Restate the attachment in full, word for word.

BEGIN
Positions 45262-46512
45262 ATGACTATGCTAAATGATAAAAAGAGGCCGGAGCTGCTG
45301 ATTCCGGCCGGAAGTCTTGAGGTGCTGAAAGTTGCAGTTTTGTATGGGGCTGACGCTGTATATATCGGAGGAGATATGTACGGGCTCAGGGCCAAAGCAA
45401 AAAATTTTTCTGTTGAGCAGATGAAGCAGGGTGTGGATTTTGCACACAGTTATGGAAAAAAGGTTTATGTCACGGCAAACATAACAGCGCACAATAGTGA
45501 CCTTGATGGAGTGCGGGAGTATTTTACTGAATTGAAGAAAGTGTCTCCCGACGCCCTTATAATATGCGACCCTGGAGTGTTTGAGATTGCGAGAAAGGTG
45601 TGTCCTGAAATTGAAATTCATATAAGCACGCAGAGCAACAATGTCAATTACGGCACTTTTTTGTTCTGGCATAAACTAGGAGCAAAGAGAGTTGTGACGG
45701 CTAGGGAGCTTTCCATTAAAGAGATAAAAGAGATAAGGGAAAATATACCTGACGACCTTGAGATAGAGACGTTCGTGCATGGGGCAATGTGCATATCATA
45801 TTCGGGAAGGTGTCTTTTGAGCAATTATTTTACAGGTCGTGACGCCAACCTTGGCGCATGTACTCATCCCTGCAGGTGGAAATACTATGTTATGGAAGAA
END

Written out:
Positions 45262-46512
45262 ATGACTATGCTAAATGATAAAAAGAGGCCGGAGCTGCTG
45301 ATTCCGGCCGGAAGTCTTGAGGTGCTGAAAGTTGCAGTTTTGTATGGGGCTGACGCTGTATATATCGGAGGAGATATGTACGGGCTCAGGGCCAAAGCAA
45401 AAAATTTTTCTGTTGAGCAGATGAAGCAGGGTGTGGATTTTGCACACAGTTATGGAAAAAAGGTTTATGTCACGGCAAACATAACAGCGCACAATAGTGA
45501 CCTTGATGGAGTGCGGGAGTATTTTACTGAATTGAAGAAAGTGTCTCCCGACGCCCTTATAATATGCGACCCTGGAGTGTTTGAGATTGCGAGAAAGGTG
45601 TGTCCTGAAATTGAAATTCATATAAGCACGCAGAGCAACAATGTCAATTACGGCACTTTTTTGTTCTGGCATAAACTAGGAGCAAAGAGAGTTGTGACGG
45701 CTAGGGAGCTTTCCATTAAAGAGATAAAAGAGATAAGGGAAAATATACCTGACGACCTTGAGATAGAGACGTTCGTGCATGGGGCAATGTGCATATCATA
45801 TTCGGGAAGGTGTCTTTTGAGCAATTATTTTACAGGTCGTGACGCCAACCTTGGCGCATGTACTCATCCCTGCAGGTGGAAATACTATGTTATGGAAGAA